Posted by: Nicola Halliday
We believe the Gender Pay Gap in the STEM industry stems (excuse the pun) back to reasons from many years ago.
Historically, (and still today) much of the STEM industry was viewed in the main as jobs for men which led to a reputation of being a traditional, male dominated environment. Of course, women would work in the industry but doing what was considered as lesser roles such as secretary, cleaner and semi-skilled jobs for example.
One story told to us was of a 16 year old female who started working in an engineering company in the 80’s. She had not long started and part of the training involved sorting and delivering mail. They drew straws between the four trainees to see who would be the unlucky one to go and deliver mail round the factory. This 16 year old female went into one manager’s office as this was where the mailbox was stored to collect the mail. The manager was briefing all his superintendents and foreman. She still remembers the outfit she was wearing that day and it is some 30 years later. He stopped speaking and said to her ‘has anyone ever told you what a great set of mammeries you have?’. Her face went as red as her trousers. She quickly collected the mail and ran out the office. She can recall how embarrassed she was, how she held back the tears. She knows how she would respond if this was said to her today.
As companies have matured, the world has changed, employment legislation has changed, views change, our experience is that this type of incident described above occurs less these days in such a blatant format.
For many reasons, the industry image we are now trying to combat derives from other things too; toy manufacturers, young children at school, career advisors, school league tables which encourage more children to do degrees than considering apprenticeships, women choosing what degrees to study at university and in-between that views from parents, the culture they are brought up in, and the environments they live in.
Then, when women hit the workplace, they find it is a world designed for men. For example, PPE was often designed and aimed at men not women (for example boiler suits, although some progressive companies have now worked to bring in female PPE which is a brilliant step forward) and think of the hidden figures film where the female toilets were located far away or even non-existing!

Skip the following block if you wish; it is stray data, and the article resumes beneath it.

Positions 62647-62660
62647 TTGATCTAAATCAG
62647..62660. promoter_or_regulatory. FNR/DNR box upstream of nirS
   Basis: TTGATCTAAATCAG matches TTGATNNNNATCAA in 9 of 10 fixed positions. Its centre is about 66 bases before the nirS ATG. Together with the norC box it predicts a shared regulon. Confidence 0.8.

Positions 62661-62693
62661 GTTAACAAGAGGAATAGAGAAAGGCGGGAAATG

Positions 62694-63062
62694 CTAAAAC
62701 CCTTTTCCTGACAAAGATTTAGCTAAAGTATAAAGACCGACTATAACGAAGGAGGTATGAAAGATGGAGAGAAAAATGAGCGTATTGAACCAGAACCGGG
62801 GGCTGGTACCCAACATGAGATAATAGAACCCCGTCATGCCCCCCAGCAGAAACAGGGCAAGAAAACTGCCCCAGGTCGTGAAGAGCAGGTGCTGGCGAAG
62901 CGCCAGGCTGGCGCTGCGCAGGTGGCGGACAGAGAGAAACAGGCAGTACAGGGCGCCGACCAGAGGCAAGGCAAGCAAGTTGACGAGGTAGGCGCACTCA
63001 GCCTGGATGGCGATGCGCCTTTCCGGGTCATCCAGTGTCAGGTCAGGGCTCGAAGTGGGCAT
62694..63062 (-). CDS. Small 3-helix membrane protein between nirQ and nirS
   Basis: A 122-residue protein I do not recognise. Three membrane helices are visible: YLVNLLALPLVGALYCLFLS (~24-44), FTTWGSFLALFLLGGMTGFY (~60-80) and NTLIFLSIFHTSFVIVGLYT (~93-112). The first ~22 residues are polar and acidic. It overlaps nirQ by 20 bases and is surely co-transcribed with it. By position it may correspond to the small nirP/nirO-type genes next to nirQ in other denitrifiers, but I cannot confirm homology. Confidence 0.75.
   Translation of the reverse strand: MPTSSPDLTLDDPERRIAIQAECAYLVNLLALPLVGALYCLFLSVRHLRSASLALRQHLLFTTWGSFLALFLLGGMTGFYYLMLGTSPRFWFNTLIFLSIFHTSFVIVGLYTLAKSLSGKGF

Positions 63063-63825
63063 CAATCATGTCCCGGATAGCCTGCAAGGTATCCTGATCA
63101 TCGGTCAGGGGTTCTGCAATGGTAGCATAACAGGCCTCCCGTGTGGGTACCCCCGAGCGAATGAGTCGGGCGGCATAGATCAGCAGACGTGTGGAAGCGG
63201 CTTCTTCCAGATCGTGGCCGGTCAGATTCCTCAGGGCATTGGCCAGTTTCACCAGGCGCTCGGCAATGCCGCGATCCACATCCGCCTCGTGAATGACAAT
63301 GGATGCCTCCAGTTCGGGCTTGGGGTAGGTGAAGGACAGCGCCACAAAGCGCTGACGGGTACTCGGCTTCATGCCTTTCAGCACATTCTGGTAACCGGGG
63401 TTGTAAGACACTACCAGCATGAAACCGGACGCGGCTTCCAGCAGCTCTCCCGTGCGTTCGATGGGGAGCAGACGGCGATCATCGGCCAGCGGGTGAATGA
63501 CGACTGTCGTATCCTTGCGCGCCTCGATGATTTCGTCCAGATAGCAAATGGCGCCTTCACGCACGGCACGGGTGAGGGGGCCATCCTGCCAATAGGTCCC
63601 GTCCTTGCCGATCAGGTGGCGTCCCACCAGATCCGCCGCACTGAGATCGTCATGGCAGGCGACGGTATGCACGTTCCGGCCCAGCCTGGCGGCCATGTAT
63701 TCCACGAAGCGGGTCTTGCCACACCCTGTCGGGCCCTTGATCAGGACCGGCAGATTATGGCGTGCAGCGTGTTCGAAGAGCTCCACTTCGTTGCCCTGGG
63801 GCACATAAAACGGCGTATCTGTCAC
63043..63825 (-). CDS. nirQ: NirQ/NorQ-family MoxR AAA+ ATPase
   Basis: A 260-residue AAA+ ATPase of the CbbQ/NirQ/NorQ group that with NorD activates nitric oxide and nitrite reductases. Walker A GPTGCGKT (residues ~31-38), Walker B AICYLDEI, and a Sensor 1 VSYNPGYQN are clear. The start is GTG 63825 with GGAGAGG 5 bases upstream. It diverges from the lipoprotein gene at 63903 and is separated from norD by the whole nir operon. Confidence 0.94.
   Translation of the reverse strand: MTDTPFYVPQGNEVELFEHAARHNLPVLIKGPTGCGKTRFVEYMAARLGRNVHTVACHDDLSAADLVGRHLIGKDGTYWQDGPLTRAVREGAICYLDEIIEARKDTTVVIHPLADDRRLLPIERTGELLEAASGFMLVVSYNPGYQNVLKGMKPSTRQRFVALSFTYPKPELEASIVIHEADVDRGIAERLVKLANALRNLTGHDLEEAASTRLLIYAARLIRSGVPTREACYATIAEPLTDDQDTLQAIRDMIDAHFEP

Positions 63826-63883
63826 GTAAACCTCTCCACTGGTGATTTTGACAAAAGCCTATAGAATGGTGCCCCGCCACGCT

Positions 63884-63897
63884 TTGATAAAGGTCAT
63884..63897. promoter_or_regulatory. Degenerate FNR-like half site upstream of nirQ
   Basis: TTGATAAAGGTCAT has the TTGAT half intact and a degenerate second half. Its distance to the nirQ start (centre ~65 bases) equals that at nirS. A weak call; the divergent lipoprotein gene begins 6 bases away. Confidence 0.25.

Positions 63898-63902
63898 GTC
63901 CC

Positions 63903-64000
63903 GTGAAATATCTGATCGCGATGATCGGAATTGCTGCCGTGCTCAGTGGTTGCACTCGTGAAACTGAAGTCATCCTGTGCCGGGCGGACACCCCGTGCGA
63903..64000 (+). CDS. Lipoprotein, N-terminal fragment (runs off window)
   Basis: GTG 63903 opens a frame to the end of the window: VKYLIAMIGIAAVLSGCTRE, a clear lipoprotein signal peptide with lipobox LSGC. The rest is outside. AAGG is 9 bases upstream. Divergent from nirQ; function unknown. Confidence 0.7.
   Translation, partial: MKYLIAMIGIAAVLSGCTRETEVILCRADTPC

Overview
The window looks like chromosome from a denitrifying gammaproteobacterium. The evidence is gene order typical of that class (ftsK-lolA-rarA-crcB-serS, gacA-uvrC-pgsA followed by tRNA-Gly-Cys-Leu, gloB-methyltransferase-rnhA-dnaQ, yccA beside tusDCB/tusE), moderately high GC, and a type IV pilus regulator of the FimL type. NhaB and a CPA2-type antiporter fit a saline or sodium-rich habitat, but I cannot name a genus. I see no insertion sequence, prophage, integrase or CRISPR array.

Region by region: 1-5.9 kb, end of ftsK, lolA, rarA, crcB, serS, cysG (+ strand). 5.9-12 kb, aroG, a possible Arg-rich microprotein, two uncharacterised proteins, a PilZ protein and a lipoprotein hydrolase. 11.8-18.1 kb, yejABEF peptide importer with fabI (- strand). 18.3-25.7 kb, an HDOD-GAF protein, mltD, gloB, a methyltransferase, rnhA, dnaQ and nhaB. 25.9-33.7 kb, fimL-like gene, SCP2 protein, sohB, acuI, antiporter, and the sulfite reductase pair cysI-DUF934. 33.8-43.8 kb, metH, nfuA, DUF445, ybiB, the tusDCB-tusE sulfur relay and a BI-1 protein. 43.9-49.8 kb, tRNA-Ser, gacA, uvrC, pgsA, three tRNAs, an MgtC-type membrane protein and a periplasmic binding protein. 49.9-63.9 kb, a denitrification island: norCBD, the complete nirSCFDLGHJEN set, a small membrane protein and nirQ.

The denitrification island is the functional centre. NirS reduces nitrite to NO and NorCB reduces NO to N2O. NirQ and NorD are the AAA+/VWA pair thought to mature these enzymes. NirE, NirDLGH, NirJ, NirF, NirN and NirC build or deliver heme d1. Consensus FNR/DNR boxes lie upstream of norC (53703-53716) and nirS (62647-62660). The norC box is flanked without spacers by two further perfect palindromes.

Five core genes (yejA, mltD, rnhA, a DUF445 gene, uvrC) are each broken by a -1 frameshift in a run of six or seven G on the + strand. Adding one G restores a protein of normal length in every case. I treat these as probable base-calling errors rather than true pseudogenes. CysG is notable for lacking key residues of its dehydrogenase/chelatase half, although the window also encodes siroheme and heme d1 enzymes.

Traditionally, women were seen as the main carer for children and medically have to have time out of the business - now employment legislation has been created to try and combat the caring and nurturing side to shift that balance but this will take time as women are still seen as a main carer. Forward thinking companies, like Aviva and Diageo now offer men and women equal parental leave. They have recognised men and women want to be involved in child care and have received overwhelming positive feedback from their people.
Also, things like ‘boys clubs’ days out on the golf courses - women could not support this as they were not even allowed into the golf club – business development wrongly being done in an environment where women couldn’t go (and still can’t in many golf clubs).
Often the type of words used in business are more masculine – think of job adverts and performance appraisals – how many have you read with words like – competitive, determined, and ambitious, to name a few.
So what, we hear you cry. Well, engineering in the UK is suffering a serious skills shortage. At just 9%, the UK has the lowest proportion of female professional engineers of any European country and the pace of change in the diversity of the UK engineering workforce has been disappointingly slow.
For example; 51% working age population is female, 16% working age adults are disabled, 14% UK population are from ethnic minority and 6% UK population are lesbian, gay or bi-sexual. Is this reflected across the industry?
The industry has seen some improvement in attracting women to it but what do we do when we have these women? How do we develop and support them? What impact do the policies, processes, procedures, behaviours and organisational culture have? Does it allow everyone to be at their best? Has it all been reviewed to understand any adverse impact? The gap is not closing so we are not fixing the problems.
We welcome the Gender Pay Gap to help drive change across the industry. This is the 2nd year organisations with over 250 employees are required to report on their Gender Pay Gap. More than 70 engineering related companies in the UK pay men 35% or more on average compared to women.
McKinsey revealed that companies in the top quartile for gender diversity were 15% more likely to have the financial returns that were above the national industry medium. (Why Diversity matters) – so what do we have to lose by changing the way we do things?
There is a whole lot of history that needs changing and that is why to do so organisations need action plans that support a systemic change to practices, processes, and policies that won’t happen quickly or overnight it will take time. The Clear Company can help you achieve this – contact us today.
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